Quality of food is more important than quantity for preventing weight gain with the passing years, a study has found.
Small lifestyle changes made the difference between staying slim and becoming overweight or obese, said researchers.
Diet had more of an impact than physical activity, watching TV or sleep duration. But focusing on calories alone was not the best way to stay slim, according to the scientists.
The secret was to focus on the quality of foods, especially carbohydrates.
Weight-watchers were advised to cut out sugar-sweetened drinks, potatoes and refined grain foods such as white bread, white rice and low-fibre breakfast cereals.
At they same time they were urged to eat more 'natural' foods, such as fruit and vegetables, whole grains, nuts and yoghurt, while avoiding anything processed.
"These findings underscore the importance of making wise food choices in preventing weight gain and obesity," said Professor Frank Hu, a nutrition expert at the Harvard School of Public Health in Boston, US.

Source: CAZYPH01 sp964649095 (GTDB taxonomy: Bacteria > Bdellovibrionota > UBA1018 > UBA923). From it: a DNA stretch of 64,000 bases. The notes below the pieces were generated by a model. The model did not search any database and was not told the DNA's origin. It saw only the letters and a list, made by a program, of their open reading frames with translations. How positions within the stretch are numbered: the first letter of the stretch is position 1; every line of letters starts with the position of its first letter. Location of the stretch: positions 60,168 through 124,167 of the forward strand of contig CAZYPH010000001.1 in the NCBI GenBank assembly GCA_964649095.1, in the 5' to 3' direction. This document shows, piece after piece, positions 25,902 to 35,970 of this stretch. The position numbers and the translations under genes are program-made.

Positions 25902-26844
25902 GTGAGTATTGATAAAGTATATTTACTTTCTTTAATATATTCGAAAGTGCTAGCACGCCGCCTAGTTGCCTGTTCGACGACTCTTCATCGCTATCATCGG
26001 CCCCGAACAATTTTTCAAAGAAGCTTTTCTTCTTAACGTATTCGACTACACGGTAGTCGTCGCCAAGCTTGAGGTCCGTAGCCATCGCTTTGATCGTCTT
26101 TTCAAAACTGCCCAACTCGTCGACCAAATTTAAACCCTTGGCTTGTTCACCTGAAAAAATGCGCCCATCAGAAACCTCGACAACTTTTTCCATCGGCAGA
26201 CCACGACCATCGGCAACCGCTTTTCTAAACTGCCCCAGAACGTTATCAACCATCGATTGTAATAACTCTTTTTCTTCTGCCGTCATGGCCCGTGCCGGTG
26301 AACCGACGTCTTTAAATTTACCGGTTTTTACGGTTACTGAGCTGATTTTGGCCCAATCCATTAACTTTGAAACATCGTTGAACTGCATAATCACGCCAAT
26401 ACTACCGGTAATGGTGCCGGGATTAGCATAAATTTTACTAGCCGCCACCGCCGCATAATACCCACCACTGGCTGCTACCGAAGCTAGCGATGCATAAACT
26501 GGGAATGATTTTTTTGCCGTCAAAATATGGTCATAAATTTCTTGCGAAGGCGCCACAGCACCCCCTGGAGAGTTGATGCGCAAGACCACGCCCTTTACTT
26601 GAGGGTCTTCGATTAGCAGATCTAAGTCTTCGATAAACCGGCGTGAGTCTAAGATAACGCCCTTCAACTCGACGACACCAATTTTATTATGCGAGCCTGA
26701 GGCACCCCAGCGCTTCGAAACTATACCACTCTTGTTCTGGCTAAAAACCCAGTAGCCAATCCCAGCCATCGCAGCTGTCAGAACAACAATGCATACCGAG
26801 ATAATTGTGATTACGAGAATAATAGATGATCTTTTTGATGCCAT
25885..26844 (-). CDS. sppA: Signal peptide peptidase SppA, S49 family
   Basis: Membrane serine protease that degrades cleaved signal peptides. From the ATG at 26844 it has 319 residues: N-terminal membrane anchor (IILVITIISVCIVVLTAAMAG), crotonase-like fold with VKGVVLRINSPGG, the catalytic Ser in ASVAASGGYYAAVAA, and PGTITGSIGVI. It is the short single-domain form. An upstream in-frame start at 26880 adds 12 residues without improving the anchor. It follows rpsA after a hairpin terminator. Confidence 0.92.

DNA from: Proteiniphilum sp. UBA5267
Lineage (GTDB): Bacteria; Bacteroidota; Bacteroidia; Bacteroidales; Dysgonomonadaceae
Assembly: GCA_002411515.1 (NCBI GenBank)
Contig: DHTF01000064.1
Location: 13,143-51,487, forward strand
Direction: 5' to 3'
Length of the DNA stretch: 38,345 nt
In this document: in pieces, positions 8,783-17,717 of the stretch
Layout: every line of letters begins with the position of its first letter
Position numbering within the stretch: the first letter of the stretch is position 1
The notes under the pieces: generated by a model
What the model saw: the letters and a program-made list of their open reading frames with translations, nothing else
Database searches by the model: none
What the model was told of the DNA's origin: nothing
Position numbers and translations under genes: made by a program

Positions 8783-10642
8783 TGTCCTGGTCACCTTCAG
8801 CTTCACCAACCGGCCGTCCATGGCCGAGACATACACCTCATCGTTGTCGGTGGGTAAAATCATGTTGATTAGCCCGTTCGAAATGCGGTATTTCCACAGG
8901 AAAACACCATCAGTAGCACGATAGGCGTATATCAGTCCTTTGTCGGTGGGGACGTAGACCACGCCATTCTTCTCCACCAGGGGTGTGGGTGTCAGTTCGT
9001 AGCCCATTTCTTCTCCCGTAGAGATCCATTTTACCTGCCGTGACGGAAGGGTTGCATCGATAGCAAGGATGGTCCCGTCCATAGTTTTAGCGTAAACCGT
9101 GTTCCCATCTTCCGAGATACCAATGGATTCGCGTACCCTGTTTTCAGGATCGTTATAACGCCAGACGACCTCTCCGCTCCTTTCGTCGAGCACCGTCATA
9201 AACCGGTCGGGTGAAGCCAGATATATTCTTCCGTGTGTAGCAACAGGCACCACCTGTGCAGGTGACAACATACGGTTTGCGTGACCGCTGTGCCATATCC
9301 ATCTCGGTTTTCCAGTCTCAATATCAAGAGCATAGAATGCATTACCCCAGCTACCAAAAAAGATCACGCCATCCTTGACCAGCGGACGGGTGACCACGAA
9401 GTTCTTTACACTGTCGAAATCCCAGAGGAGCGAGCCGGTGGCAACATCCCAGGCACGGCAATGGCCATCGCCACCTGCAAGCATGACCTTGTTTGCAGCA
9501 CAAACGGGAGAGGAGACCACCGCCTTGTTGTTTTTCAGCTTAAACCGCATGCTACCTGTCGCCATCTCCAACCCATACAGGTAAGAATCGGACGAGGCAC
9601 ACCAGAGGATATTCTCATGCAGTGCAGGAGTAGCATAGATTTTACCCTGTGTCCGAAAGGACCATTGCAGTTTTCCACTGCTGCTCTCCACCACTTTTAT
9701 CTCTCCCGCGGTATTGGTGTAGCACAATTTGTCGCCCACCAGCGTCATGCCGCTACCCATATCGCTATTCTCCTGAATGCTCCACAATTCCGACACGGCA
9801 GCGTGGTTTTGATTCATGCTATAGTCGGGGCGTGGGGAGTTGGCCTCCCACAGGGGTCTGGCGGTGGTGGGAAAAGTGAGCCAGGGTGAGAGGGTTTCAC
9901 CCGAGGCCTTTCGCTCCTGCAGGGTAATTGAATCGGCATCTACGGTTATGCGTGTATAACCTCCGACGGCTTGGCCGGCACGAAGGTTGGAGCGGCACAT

"The idea that there are no 'good' or 'bad' foods is a myth that needs to be debunked."
The findings, published in the New England Journal of Medicine, also showed that getting the right amount of sleep helped people maintain a healthy weight.
People who slept six to eight hours a night gained less weight than those who slept less than six or more than eight hours.
Prof Hu's team analysed results from three large-scale studies of US health workers, the Nurses' Health Study, the Nurses' Health Study II, and the Health Professionals Follow-up Study.
Together the studies monitored the health of more than 100,000 individuals for up to 20 years.
All were initially free of chronic diseases and not obese.